The bargaining unit refers to the group of employees represented by a union, or the employees the union is proposing to represent when it applies for certification.
The Labour Relations Board will only certify a union to represent a group of employees if it is satisfied that the group applied for is appropriate for collective bargaining. Whether a unit is appropriate for bargaining depends on a number of factors that are explained in the Board's leading decisions.
Access to collective bargaining and industrial stability
There are two fundamental principles the Board balances when it receives an application for certification for a group of employees:
- the employees' right to access collective bargaining, and
- industrial stability.
If another group of the employer's employees is already represented by a union, the Board's main concern is ensuring industrial stability. If there is more than one bargaining unit of employees, this can increase the prospect of industrial instability. If the union is applying for the first bargaining unit of the employer's employees, the Board's main concern is access to collective bargaining.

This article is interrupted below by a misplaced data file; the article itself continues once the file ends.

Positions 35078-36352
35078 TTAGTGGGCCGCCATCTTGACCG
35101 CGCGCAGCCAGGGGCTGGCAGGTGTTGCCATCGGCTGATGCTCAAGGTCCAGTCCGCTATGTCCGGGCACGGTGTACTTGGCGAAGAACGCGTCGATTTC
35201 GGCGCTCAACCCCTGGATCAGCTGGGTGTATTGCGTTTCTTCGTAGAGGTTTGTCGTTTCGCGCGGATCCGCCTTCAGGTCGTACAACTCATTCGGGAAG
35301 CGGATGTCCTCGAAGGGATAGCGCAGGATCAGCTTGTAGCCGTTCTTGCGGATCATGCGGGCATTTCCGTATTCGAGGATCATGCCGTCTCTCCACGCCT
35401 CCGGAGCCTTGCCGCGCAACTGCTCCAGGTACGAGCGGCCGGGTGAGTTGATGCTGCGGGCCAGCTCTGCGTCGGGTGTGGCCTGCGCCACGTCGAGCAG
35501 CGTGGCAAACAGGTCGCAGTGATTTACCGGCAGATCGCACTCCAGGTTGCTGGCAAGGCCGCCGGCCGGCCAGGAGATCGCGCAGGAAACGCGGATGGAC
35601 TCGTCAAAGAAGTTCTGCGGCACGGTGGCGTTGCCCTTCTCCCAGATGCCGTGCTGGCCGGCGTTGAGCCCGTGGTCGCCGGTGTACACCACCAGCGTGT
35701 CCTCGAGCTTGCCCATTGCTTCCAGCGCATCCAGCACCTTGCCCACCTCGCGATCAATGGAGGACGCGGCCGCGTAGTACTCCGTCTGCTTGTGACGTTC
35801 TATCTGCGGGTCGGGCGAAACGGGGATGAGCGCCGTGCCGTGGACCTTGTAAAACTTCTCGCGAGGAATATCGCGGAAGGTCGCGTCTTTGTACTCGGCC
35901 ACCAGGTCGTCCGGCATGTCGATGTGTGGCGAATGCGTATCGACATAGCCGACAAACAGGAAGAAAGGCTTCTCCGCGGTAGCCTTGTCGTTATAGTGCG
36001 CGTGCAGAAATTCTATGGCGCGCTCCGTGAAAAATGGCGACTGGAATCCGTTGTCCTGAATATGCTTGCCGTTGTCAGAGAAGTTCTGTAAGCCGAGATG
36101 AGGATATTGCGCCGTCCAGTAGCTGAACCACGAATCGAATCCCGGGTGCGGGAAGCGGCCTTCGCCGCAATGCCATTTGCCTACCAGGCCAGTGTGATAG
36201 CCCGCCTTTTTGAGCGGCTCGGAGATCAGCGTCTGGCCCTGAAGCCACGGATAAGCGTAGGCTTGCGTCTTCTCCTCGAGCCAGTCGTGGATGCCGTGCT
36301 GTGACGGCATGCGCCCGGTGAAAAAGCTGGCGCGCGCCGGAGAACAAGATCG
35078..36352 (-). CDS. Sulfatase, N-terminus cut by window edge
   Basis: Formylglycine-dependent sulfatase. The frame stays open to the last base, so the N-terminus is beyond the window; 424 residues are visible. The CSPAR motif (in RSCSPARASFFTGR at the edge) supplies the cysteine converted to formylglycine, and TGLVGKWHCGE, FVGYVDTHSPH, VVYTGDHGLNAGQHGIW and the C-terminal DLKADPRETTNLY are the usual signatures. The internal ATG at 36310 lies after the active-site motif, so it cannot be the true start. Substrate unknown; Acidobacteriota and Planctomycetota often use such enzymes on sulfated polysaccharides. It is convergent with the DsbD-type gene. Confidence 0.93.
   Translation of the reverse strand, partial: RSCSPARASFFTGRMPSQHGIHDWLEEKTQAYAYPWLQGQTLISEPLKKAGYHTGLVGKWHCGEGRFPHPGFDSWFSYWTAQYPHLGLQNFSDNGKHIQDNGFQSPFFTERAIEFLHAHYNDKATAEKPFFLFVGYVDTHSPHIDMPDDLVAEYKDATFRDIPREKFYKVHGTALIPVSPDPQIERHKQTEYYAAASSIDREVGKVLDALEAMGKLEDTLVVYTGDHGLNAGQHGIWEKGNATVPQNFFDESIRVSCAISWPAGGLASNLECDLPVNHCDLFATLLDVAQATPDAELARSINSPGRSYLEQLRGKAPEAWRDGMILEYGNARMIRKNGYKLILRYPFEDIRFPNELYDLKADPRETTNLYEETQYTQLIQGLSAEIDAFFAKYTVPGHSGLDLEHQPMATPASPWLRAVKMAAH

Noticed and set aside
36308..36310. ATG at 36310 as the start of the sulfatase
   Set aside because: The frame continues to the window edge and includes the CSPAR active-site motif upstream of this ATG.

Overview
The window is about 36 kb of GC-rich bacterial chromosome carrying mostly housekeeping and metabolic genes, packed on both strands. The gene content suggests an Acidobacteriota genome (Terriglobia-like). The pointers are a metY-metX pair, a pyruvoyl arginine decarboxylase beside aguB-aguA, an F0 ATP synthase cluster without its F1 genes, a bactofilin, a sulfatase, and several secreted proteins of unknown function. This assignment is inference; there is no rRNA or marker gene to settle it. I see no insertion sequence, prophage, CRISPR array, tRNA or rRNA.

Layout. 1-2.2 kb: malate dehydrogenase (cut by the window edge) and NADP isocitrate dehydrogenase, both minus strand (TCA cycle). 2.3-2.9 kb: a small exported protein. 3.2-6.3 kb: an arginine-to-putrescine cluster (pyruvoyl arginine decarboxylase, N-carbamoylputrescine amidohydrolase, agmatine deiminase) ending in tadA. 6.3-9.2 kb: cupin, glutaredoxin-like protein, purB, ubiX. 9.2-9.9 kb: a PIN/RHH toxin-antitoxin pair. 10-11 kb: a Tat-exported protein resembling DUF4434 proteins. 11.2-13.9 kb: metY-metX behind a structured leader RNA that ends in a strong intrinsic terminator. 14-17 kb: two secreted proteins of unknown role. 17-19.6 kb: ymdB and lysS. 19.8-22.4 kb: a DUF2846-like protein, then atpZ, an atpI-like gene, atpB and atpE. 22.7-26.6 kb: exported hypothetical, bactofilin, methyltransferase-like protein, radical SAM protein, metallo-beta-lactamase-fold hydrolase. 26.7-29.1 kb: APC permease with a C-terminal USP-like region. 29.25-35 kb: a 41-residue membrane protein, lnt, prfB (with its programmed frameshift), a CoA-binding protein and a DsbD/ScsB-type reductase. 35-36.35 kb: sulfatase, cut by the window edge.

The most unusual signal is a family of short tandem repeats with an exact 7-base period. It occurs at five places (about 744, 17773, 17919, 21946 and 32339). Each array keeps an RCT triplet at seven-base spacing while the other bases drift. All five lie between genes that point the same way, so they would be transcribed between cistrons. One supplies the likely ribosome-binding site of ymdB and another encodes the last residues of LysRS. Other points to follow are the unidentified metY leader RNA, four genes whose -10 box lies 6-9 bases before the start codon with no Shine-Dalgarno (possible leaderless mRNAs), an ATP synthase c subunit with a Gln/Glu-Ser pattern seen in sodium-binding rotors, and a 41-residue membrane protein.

What is an appropriate bargaining unit?
Generally, an appropriate bargaining unit is one that includes employees (including dependent contractors):
- around which a rational and defensible line can be drawn; and
- where the employees share a community of interest.
The Board will generally find a unit that includes all of the employer's employees is an appropriate one.
If a union is applying for a unit that includes less than all of the employer's employees, the Board will consider a number of factors to determine whether the unit is appropriate.
Community of interest
The Board decides whether a group of employees share a community of interest by looking at four factors:
- similarity in skills, interests, duties and working conditions,
- the physical and administrative structure of the employer,
- functional integration, and
If the same or a different union already represents another, different group of employees of the employer, the Board will also consider two additional factors:
- the practice and history of the current collective bargaining relationship, and
- the practice and history of collective bargaining in the industry or sector.
Leading decisions provide useful information on how the Labour Relations Board applies the Labour Relations Code (the Code) and information on what is or is not covered by the Code.